Posts Tagged ‘CNN’

baby with glassesWhich sites do you read regularly on the web?  I read the headlines from many sites, but I rarely slow down long enough to actually read a whole post or article unless there is something really special or interesting that turns me around!

I thought I would share with you today some of the sites that I often (not always) make it a point to read, ones that you may or may not already be reading as well.

Let’s start with the bigger, better known sites. I read Belief Blog on the CNN site quite often, especially for current issues, but also to read intelligent counterpoint to what I believe to be true.  Daniel Burke and Eric Marrapodi are co-editors of the sight. Stephen Prothero, professor of religion at Boston University and author of numerous books, is a frequent contributor.  Some recent titles are “Satanists Square Off on Abortion. (Yes, really!), “The Belief Blog guide to Ramadan,” and “Behold, the Six Types of Atheists.”  I do want to warn you that the comments to each post can be addictive, but they also are often egregiously sarcastic or cynical.

By the way, I did search Fox News for a religiously oriented blog and did not find anything. Just for those of you who think CNN is from the devil.

Staying in the commercial arena, I receive and read parts of Christianity Today Direct almost every day, Not only is one exposed to the best of the articles from the monthly magazine version, but since, it seems most denominations are moving toward the center, that is, neither extremely liberal theologically and certainly not extremely fundamental, Christianity Today and its writers find themselves writing to and for many readers other than their traditional evangelical audience. In these daily gleanings, one gets a little news, reviews of pop culture, as well as a daily article that addresses either a current event or a current religious issue.  You will not often be offended, though you will be challenged—not a bad combination.

Now to a couple of blogs from the private sphere which you probably are not reading, but that I find engaging, notwithstanding that the two are very different.

Accompanying the current trending toward The Book of Revelation, 7 Subversive Letters, a blog by Dr. Richard Oster, is scholarly, thoughtful, and insightful—and absolutely accessible. Dr. Oster is a New Testament professor at Harding School of Theology in Memphis. What I especially enjoy are the enlightening glimpses of historical artifacts that Dr. Oster uses to expand one’s understanding of the already challenging book.  He is also not afraid to challenge popularly held ideas. I suspect this particular blog grew out of his readings and writings for his latest book Seven Congregations In a Roman Crucible. (I like the title of the blog better!)  If you try this blog, try more than one before you decide to subscribe regularly.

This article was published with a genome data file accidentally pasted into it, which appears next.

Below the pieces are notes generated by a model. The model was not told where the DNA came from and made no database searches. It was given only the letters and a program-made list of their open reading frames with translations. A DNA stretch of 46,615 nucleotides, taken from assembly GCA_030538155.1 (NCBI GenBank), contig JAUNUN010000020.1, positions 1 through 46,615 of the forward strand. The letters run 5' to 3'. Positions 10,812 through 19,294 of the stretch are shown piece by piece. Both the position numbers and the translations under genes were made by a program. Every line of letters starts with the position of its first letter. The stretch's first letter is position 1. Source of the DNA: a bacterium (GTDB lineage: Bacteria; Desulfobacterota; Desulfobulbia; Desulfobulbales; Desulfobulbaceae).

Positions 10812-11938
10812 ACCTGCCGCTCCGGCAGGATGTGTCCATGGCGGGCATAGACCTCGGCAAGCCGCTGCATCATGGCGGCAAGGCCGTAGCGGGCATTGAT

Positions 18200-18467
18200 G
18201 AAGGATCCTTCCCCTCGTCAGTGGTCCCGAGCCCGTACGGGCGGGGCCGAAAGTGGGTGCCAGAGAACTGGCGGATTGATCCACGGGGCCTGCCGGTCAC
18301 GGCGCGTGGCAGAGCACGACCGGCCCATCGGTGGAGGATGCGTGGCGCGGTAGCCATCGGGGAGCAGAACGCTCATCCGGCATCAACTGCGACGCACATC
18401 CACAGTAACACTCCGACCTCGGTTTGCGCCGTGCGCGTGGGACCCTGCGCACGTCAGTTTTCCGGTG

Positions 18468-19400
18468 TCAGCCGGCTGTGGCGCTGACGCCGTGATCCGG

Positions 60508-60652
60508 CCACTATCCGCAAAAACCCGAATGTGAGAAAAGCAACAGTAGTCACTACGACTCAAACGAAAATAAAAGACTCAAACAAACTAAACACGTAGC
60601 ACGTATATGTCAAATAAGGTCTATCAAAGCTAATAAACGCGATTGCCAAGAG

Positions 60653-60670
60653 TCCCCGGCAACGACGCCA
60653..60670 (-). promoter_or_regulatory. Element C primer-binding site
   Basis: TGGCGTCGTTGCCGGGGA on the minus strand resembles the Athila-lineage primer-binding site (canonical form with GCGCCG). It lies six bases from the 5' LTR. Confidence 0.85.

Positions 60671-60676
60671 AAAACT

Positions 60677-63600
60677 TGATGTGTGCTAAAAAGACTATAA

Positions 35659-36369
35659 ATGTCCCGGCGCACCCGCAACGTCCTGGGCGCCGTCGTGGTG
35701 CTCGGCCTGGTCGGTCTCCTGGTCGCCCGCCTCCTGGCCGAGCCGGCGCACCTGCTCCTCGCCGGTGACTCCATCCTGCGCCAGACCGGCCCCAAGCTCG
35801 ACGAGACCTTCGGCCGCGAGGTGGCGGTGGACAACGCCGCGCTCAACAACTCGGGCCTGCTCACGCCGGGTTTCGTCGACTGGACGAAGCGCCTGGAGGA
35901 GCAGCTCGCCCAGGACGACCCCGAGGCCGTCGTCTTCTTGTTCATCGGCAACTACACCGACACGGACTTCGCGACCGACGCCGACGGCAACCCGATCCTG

And, finally, I want to risk all kinds of hoots and hollers by recommending to you New Vintage Leadership, an excellent blog by my son-in-law Dr. Tim Spivey, senior minister of New Vintage Church in Escondido, California.  Of course I’m biased, but I’m not the only one because his blog on church leadership is very popular. As you could find out yourself with a little research, his early blogging was more personal. A couple of years ago, in conjunction with the launch of a new church planting in Escondido, he decided to focus his writing on church leadership.  Tim is especially good with practical advice in areas of administration and organization. Since such topics rarely surface in seminary courses, ministers find his writing especially helpful. As a ministry leader myself, I think the same would be true for anyone in a leadership position.

On Fridays, Tim treats his readers to “Friday Stream of Consciousness,” a panoply of thoughts that give you an insight into his person. These little snatches of thought I find a bit unique and quite beneficial to this kind of focused blog which otherwise could have been just as impersonal as many other blogs.

Well, try some of these—and if you like them, tell them that Mark sent you!

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